Large Hadron Collider Finds Three Never-Before-Seen Particles

Scientists have discovered evidence of three previously unseen quark combinations in data from Europe's Large Hadron Collider. This discovery coincides with the start of a new phase of high-energy experiments at the largest particle smasher in the world.

The three unusual particle types, which include two tetraquarks, which are combinations of four quarks, and a pentaquark, which is a unit of five quarks, are entirely consistent with the Standard Model, the long-standing theory that explains the structure of atoms.

On the other hand, scientists are hoping that evidence of physics beyond the Standard Model will be found during the current run of the LHC to help explain the nature of enigmatic phenomena like dark matter. Evidence of this kind may indicate the existence of new subatomic particle arrays or even extra dimensions in our universe.

For three years, the LHC was offline as it underwent system upgrades to accommodate previously unheard-of energy levels. Scientists and engineers at the CERN research centre on the French-Swiss border have been preparing for the today's resumption of scientific operations since the shutdown ended in April.

As the LHC started its third run of data collection and analysis, the control centre at CERN was busy.

Fabiola Gianotti, the director general of CERN, stated during today's webcast, "It's a magic moment now." "A new era of exploration at CERN has begun with the collisions we recently witnessed at an unprecedented energy of 13.6 tera-electronvolts.”

According to Gianotti, the scientists working on the third run of the LHC hope to gather just as much data as they did during the collider's two earlier runs, which spanned 13 years. Naturally, this will improve our chances of making discoveries or learning the underlying principles governing the universe, the speaker stated.

During Run 3, the 27-kilometer-round (17-mile-round) ring of superconducting magnets and its particle detectors are expected to run continuously for almost four years.

The run began today, ten years and one day after physicists at the LHC revealed their most significant finding to date: proof of the existence of the Higgs boson, a subatomic particle that contributes to the understanding of mass.

These three new subatomic particle types are not quite Higgs-level discoveries, as explained in a CERN seminar today. However, they do imply that the LHC is actively searching for even more hitherto undiscovered universe building blocks.

To study hadrons, which are collections of quarks, the Large Hadron Collider smashes protons together at speeds very near to light.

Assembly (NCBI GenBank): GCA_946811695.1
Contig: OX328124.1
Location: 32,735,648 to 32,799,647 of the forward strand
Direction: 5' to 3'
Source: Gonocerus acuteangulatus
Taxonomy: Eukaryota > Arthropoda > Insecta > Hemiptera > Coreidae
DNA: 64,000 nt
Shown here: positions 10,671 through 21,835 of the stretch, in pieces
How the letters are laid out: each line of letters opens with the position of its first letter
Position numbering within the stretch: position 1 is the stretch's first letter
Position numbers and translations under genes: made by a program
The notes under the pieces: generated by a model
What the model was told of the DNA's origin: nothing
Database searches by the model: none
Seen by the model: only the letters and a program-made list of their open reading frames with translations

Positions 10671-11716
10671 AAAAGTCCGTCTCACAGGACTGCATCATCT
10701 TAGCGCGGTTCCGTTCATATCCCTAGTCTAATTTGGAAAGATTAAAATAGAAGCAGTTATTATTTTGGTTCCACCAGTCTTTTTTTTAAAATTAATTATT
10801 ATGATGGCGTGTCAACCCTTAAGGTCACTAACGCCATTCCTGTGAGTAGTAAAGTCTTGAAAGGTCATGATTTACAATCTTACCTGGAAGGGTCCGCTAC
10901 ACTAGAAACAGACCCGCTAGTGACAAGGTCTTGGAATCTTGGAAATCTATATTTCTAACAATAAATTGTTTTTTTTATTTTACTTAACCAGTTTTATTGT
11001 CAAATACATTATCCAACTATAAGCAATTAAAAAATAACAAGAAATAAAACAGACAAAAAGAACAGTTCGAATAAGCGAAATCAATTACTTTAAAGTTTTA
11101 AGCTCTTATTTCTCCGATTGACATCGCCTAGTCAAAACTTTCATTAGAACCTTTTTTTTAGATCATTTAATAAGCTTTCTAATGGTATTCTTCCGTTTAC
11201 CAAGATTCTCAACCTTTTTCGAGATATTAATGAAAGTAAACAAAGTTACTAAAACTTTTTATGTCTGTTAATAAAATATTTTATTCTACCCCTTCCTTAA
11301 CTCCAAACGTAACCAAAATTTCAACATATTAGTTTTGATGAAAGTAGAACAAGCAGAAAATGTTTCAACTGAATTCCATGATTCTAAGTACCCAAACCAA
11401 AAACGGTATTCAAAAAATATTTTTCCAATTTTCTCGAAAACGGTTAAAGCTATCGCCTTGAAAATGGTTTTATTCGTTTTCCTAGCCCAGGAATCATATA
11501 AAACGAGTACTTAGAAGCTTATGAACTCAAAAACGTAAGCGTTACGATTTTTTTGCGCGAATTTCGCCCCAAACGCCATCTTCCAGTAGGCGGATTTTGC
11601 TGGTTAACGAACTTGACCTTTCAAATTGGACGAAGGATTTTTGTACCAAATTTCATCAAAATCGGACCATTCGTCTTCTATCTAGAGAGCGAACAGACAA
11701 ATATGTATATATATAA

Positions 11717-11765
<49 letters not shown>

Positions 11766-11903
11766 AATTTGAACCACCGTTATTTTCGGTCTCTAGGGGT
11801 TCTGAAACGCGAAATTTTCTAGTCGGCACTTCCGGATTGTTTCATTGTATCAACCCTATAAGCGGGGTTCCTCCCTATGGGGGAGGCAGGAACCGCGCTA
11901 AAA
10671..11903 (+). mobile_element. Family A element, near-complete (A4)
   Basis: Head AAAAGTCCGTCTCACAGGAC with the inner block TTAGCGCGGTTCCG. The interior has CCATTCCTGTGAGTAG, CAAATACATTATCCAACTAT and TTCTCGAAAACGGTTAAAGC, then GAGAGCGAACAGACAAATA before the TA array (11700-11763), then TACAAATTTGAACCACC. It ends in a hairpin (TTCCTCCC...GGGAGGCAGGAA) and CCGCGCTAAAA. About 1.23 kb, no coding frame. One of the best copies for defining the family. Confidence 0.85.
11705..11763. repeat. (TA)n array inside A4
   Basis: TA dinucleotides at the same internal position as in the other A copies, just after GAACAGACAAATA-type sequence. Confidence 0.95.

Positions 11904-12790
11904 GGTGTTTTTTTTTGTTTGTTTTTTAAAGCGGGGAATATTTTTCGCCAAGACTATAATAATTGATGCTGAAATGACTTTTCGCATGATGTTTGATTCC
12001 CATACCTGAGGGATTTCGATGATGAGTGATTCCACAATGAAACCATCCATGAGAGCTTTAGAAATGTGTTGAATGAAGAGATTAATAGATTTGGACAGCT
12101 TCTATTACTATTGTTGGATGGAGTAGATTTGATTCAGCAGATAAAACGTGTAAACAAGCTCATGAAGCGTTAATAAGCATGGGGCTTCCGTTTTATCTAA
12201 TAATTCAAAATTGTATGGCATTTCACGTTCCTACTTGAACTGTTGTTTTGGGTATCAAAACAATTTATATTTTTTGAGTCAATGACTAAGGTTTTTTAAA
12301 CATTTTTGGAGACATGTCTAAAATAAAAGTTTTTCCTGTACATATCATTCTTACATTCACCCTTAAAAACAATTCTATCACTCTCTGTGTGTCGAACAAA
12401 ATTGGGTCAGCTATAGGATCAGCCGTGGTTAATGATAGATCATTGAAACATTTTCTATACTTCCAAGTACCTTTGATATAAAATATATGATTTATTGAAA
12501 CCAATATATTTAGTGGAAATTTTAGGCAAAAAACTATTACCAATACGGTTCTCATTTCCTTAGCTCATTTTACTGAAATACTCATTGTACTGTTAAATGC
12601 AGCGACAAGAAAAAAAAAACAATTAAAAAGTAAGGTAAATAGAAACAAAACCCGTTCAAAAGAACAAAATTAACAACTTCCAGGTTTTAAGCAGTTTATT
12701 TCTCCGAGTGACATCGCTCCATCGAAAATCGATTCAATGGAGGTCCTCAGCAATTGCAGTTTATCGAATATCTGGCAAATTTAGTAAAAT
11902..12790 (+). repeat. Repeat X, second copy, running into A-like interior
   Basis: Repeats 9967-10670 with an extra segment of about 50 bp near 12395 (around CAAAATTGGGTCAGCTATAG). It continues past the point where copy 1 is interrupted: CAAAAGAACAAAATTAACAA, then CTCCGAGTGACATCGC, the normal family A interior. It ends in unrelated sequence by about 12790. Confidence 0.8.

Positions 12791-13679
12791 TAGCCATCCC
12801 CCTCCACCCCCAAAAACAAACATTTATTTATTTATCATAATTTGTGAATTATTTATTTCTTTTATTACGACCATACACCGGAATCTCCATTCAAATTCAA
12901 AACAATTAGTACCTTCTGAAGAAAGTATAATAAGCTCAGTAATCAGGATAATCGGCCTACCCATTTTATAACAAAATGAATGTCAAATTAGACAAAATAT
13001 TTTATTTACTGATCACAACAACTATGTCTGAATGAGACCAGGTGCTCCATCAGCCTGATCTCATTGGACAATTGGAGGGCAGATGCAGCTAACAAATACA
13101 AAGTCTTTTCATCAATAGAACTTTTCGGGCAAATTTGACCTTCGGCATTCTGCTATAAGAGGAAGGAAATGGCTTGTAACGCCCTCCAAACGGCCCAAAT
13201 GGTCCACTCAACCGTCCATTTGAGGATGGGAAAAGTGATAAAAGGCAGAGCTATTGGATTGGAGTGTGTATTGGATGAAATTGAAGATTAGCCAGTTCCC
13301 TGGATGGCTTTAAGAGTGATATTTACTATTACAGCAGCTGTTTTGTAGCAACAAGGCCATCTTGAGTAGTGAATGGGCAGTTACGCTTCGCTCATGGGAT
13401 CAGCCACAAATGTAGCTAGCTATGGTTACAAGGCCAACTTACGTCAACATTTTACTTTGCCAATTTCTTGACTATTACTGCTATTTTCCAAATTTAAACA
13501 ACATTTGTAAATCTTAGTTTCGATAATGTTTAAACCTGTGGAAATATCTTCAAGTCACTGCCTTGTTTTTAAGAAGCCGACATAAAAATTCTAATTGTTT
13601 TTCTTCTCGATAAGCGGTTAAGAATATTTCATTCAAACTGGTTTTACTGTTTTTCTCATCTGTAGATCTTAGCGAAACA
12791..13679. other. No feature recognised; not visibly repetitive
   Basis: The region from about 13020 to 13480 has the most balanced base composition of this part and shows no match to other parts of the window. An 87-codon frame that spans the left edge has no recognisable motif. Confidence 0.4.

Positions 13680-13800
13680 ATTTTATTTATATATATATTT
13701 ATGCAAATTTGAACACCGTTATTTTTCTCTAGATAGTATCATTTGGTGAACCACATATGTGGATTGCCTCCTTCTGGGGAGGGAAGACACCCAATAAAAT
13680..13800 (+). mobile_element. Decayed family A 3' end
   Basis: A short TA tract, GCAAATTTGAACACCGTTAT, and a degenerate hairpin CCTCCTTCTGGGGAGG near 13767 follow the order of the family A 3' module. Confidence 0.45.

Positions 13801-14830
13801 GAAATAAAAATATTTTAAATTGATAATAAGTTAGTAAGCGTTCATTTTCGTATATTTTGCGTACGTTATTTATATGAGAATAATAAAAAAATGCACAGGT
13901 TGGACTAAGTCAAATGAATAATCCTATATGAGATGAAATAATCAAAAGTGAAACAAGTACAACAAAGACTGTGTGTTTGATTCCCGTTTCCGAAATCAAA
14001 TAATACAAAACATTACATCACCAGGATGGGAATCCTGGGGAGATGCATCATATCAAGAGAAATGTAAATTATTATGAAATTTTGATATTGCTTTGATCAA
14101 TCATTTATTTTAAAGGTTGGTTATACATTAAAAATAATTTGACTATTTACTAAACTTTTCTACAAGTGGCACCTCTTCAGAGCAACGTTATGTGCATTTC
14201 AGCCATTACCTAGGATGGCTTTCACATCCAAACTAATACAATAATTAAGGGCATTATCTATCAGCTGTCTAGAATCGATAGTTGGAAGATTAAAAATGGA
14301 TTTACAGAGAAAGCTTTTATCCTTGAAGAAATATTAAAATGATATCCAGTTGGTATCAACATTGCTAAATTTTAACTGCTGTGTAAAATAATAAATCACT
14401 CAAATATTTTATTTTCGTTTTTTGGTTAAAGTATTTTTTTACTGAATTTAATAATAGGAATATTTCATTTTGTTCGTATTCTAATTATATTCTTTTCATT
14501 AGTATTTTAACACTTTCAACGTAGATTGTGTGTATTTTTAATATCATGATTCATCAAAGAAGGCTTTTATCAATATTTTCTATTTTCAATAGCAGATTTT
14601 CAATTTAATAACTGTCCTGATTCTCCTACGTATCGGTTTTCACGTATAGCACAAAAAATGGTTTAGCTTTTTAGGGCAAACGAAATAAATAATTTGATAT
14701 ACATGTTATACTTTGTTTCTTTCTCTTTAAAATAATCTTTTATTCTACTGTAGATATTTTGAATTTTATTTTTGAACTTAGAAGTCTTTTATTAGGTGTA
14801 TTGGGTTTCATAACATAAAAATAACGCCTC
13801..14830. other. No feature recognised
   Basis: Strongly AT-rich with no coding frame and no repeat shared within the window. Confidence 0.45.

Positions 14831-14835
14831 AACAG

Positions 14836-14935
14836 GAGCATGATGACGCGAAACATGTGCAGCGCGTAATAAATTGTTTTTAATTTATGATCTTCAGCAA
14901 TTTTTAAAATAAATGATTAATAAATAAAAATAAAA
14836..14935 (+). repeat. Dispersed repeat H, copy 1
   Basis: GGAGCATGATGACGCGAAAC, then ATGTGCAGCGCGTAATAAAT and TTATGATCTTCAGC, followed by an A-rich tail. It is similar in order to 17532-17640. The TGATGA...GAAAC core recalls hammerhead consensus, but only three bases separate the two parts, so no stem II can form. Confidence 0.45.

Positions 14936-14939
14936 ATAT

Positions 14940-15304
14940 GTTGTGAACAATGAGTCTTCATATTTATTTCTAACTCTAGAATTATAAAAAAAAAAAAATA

According to a press release, Niels Tuning, the physics coordinator for the collider's LHCb detector, "the more analyses we perform, the more kinds of exotic hadrons we find."

We are living through a similar era of discovery as the 1950s, when hadrons were first found in a "Particle Zoo," which eventually produced the quark model of conventional hadrons in the 1960s. Our project is called "Particle Zoo 2.0."

Researching novel quark combinations, according to LHCb spokesperson Chris Parkes, "will help theorists develop a unified model of exotic hadrons, the exact nature of which is largely unknown."

Most hadrons aren't that unusual. For example, protons and neutrons are composed of three bonded quarks. (In actuality, the phrase "Three quarks for Muster Mark!" from James Joyce's Finnegan's Wake is where the word "quark" first appeared.) Pions are mixtures of two quarks.

Much rarer are combinations of four and five quarks, which are believed to exist for a split second before disintegrating into other particles.

There are six distinct "flavours" of quarks: charm, strange, top and bottom, and up and down.

By studying the decays of negatively charged B mesons, the LHCb team discovered evidence for the presence of a pentaquark, which is made up of an up, down, and strange quark in addition to a charm quark and charm antiquark. It's the first pentaquark with an unusual quark that has been identified.

A "doubly electrically charged" mixture of four quarks—a charm quark, an odd antiquark, an up quark, and a down antiquark—is one of the two newly discovered tetraquarks.

Together with its neutral counterpart, which possesses a charm quark, an odd antiquark, an up antiquark, and a down quark, that tetraquark was detected. This is the first observation of a pair of tetraquarks together, according to CERN.

In certain theoretical models, exotic hadrons are represented as individual tightly bound quark units. Some interpret them as weakly bonded pairs of standard hadrons, akin to the way atoms are bound together to form molecules.

"More research on exotic hadrons and time will be needed to determine whether these particles are one, the other, or both," according to CERN.

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